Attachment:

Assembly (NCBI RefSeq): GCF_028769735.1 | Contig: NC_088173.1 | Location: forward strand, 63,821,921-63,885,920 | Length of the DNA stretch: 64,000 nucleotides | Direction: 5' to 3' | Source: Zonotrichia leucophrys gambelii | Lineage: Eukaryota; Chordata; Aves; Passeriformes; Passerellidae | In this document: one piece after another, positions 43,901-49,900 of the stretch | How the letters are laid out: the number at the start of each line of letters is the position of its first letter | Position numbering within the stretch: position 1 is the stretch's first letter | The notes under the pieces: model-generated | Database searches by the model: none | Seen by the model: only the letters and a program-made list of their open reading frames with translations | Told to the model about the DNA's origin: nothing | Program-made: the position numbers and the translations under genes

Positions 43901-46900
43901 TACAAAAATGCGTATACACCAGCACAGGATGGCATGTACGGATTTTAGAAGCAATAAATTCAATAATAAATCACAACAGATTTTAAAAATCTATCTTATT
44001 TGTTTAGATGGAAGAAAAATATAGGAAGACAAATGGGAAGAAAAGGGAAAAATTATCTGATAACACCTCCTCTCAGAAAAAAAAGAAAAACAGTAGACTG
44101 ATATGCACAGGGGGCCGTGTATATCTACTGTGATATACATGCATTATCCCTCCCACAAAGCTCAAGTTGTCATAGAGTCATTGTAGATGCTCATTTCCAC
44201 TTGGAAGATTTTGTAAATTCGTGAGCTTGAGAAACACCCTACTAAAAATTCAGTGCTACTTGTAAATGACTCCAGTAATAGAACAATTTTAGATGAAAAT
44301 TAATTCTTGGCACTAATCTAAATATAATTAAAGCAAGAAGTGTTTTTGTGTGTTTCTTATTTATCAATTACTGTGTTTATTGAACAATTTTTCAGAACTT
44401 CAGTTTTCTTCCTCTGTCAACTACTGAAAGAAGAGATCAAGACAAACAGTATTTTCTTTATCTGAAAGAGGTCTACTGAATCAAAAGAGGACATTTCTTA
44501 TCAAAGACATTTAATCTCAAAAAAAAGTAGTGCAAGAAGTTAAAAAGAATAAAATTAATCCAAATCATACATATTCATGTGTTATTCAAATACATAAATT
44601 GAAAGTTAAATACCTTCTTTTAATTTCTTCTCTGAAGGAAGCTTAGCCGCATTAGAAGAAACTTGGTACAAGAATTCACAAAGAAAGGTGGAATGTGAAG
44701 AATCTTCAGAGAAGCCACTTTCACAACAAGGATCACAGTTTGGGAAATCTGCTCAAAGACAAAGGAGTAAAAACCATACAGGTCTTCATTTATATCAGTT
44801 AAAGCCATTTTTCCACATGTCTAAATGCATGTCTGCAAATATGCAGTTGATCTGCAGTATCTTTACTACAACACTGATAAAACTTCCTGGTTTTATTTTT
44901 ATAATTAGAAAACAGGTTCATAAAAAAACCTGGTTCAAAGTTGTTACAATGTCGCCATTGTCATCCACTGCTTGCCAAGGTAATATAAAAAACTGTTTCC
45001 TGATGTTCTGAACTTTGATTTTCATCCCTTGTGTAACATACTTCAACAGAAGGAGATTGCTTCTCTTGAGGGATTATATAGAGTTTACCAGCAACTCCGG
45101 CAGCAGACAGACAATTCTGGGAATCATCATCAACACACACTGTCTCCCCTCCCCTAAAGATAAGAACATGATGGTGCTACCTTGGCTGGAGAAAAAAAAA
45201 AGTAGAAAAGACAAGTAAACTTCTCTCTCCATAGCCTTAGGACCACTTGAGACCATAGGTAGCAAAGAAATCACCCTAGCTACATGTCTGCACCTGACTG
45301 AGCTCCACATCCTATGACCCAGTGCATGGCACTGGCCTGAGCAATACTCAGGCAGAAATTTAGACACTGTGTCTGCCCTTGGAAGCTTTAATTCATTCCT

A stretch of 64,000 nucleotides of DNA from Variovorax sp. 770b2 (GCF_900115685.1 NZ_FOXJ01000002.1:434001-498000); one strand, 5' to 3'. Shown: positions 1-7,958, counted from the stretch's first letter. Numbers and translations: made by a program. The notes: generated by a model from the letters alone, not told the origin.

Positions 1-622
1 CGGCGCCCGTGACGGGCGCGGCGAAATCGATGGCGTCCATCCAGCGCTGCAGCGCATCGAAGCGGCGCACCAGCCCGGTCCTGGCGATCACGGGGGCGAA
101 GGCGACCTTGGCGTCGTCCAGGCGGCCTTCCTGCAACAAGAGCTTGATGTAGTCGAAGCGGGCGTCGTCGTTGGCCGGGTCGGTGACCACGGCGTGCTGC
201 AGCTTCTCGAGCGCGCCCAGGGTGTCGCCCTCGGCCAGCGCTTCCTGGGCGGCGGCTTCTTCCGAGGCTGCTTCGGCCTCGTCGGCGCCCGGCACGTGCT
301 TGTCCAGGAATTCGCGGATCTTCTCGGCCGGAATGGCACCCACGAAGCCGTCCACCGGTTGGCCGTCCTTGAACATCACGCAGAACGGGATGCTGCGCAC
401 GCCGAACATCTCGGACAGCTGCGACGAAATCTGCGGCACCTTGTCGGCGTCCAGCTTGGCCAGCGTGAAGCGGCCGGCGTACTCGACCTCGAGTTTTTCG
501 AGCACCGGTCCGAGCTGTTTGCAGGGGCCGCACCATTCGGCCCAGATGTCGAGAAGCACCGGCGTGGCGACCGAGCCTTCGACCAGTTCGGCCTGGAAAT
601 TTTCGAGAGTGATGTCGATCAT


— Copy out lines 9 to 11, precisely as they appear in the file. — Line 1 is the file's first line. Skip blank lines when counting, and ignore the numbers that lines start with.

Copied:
44501 TCAAAGACATTTAATCTCAAAAAAAAGTAGTGCAAGAAGTTAAAAAGAATAAAATTAATCCAAATCATACATATTCATGTGTTATTCAAATACATAAATT
44601 GAAAGTTAAATACCTTCTTTTAATTTCTTCTCTGAAGGAAGCTTAGCCGCATTAGAAGAAACTTGGTACAAGAATTCACAAAGAAAGGTGGAATGTGAAG
44701 AATCTTCAGAGAAGCCACTTTCACAACAAGGATCACAGTTTGGGAAATCTGCTCAAAGACAAAGGAGTAAAAACCATACAGGTCTTCATTTATATCAGTT